Policies of insurance, like other contracts, must receive a reasonable interpretation consonant with the apparent object and plain intent of the parties. This is entirely consistent with the rule that ambiguities should be construed most strongly against the underwriters, and most favorably to the assured. Manhattan Insurance Co. v. Stein, 5 Bush (Ky.), 652. It was well said recently by the New York Court of Appeals, that, in construing contracts, words must have the sense in which the parties understood them. And, to understand them as the parties understood them, the nature of the contract, the objects to be attained, and all the circumstances must be considered. Cushman . United States Life Insurance Co., 6 Law Jour., p. 601.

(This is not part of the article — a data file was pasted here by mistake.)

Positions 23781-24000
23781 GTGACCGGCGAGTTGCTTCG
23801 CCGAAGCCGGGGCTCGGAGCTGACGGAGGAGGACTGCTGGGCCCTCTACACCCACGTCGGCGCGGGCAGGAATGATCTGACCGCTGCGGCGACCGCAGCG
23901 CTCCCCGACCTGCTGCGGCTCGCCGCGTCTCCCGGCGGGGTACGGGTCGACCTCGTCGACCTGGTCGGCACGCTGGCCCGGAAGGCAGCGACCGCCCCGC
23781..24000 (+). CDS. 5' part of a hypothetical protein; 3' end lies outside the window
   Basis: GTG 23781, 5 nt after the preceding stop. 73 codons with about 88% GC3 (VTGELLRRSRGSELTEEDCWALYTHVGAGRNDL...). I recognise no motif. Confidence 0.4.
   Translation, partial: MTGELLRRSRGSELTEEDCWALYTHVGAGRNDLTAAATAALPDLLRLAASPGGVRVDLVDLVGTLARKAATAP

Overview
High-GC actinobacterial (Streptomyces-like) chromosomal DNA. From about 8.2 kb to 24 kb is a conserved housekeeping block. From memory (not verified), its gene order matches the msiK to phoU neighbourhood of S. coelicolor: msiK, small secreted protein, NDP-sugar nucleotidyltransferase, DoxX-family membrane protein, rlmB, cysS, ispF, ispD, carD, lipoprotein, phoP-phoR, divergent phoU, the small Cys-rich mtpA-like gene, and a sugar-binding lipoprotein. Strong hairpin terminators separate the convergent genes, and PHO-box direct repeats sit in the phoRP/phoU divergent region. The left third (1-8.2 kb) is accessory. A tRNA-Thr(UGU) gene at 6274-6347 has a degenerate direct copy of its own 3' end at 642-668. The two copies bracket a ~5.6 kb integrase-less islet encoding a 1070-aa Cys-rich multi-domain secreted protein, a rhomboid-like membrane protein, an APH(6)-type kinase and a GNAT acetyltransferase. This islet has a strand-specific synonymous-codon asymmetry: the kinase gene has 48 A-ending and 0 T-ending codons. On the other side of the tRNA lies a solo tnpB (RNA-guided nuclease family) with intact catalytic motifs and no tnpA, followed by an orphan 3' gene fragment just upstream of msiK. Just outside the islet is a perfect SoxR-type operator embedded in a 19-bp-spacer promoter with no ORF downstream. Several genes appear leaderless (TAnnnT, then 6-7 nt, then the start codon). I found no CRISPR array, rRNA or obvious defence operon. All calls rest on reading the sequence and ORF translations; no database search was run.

Apply, now, these principles to the present case. The policy was issued in 1864, while the country was convulsed by a civil war. The property insured was in a State bordering upon sections, the people of which were in insurrection against the general government, and confederated as a usurping power. The State had been the theatre of civil commotion and of armed invasion during the struggle between the confederated States and the Federal government, a struggle not then ended. It was quite possible that new invasions might be made and new destruction of property might be caused by the military or usurped power then in rebellion. It is evident that the insurers were willing to assume only ordinary risks, and that, to guard against more extended liability, the excepting clause was introduced into the policy. The provision must have been intended to be a protection to the company against extraordinary risks, attendant upon the condition of things then existing. Invasion involved, of necessity, resistance by the constituted authorities of the government, and the employment of its military force. Destruction of property by fire was quite as likely to be caused by resistance to the usurping military power as by the direct action of that power itself. This must have been foreseen and considered when the insurance was effected. It is difficult, therefore, to believe that the parties intended to confine the stipulated exemption within the limits to which the assured would not confine it. That the destruction of the plaintiff's property by fire was a consequence of the attack of the organized rebel military forces upon the forces of the United States holding possession of Glasgow, the special finding of facts clearly shows. Glasgow was a military post, and a place of deposit for the military stores of the United States, which were in the city hall. The city was guarded and defended by a military force under the command of Colonel Harding.